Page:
“It’s really about figuring out how to allocate the budget that is raised amongst the members — that is the focus of the Trademark Board,” he continued. “That is completely independent from any technical work that is going on, and all of the technical work and the collaboration on both the open source code bases or the specification for containers is being done in the technical development community.” He went on to say that this latter community was completely open to participation from any willing party, not just prominent organizations in containerization or infrastructure.
We asked Chris Aniszczyk, the Executive Director of OCI (and, incidentally, the COO and former interim director of the Cloud Native Computing Foundation, which now manages Kubernetes) what the OCI’s policy will be, from this point forward, with regard to contributions to OCI’s technology from this community — particularly when they are the same companies, and often the same people, affiliated with other projects whose objectives lie are outside the OCI’s scope.
“As [with] any open source project, we encourage and expect there to be innovation beyond the scope of our project,” Aniszczyk responded. “That’s just the nature of open source development. Any OCI member is also welcome to bring forward a new project proposal to the Technical Oversight Board for review, just like the new recent OCI Tooling projects. While we hope that OCI members will consider contributing relevant advances back to the specification, it is not required by any means.”
Does this mean the OCI cannot endorse, or even informally bless, those projects? “Projects developed independently of the OCI need not be contributed to the OCI in order to be deemed compliant with an associated OCI specification,” wrote Aniszczyk, “but we will have an official certification process down the line. At the moment, OCI can’t certify these projects, but the certification process and trademark guidelines are actively being worked on as we get closer to the v1.0 release. After the v1.0 release, we look forward to certifying qualifying solutions based on the certification program that is developed by the OCI membership.”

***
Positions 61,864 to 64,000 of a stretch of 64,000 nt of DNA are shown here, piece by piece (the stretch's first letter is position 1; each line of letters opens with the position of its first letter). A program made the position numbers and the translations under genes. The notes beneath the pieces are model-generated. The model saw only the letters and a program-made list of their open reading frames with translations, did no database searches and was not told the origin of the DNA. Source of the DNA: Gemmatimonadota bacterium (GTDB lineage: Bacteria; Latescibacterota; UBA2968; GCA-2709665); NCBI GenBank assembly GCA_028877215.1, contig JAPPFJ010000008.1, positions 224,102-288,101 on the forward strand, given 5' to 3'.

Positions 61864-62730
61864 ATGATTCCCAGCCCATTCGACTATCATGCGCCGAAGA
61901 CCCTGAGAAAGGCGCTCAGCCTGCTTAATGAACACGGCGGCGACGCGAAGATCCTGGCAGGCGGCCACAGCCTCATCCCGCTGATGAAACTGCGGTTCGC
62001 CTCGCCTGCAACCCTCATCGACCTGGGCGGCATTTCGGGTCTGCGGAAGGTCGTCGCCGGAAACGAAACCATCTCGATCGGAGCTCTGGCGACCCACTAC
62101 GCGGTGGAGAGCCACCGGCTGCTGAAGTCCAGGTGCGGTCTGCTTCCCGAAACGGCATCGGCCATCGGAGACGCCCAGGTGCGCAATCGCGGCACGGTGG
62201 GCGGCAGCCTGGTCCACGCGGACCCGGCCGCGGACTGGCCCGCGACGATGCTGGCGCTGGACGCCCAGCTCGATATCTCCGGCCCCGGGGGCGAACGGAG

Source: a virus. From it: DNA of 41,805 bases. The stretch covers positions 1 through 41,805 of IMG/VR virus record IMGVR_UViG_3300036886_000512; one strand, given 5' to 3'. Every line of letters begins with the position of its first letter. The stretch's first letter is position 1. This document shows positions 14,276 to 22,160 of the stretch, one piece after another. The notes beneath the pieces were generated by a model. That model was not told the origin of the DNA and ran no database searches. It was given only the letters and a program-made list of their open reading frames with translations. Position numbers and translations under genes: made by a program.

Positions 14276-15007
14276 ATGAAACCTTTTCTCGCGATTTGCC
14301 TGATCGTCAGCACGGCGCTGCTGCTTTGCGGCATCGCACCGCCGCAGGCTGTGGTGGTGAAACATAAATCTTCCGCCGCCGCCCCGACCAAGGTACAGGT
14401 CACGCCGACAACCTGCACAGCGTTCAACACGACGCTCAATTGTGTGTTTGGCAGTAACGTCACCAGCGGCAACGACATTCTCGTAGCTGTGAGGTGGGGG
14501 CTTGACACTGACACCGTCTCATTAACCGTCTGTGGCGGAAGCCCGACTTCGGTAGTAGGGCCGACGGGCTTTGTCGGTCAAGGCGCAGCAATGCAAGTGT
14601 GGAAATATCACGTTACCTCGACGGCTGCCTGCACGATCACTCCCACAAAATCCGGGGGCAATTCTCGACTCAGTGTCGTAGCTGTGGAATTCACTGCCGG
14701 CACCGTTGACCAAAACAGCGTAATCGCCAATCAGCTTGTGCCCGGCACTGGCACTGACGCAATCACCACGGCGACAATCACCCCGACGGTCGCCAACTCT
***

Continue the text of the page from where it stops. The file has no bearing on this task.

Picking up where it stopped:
Joe Fernandes, who directs product management for OpenShift at Red Hat, told The New Stack that the name change was a decision made by his company and Google, following a consultation with OCI. He cited a recent company blog post, continuing to characterize the project as “an OCI-based implementation of the Kubernetes Container Runtime Interface.” As OCI’s Aniszczyk pointed out, a project is permitted to call itself “OCI-based” without that organization’s permission or direct involvement.
“While the OCI trademark policy is being developed, Red Hat and Google consulted with OCI and agreed to change the repo name within the Kubernetes incubator from OCID to CRI-O to avoid any confusion,” Fernandes told us. “That doesn’t change anything in terms of Red Hat’s commitment to the project or to driving container innovation and standards.
“The project reflects Red Hat’s commitment to drive new container innovations that expand the use of containers in production environments,” he continued, “and also reflects our commitment to drive industry standards for container runtime and format through the Open Container Initiative.”
While CRI-O is not an OCI project, Red Hat and Google do contribute to OCI, as does Docker, Inc.
Earlier this month The New Stack collected data from about contributions to OCI and the people behind them. According to the data pulled from GitHub, Docker, Inc. continues to employ the largest quantity of contributors to OCI, with 21. Red Hat comes in second with 16, but in an indicator of the important role of networking in containerization, Huawei is tied with IBM for third place with 12 contributors. The remainder of the chart above shows known companies with greater than one contributor.
The New Stack’s Lawrence Hecht contributed research to this report.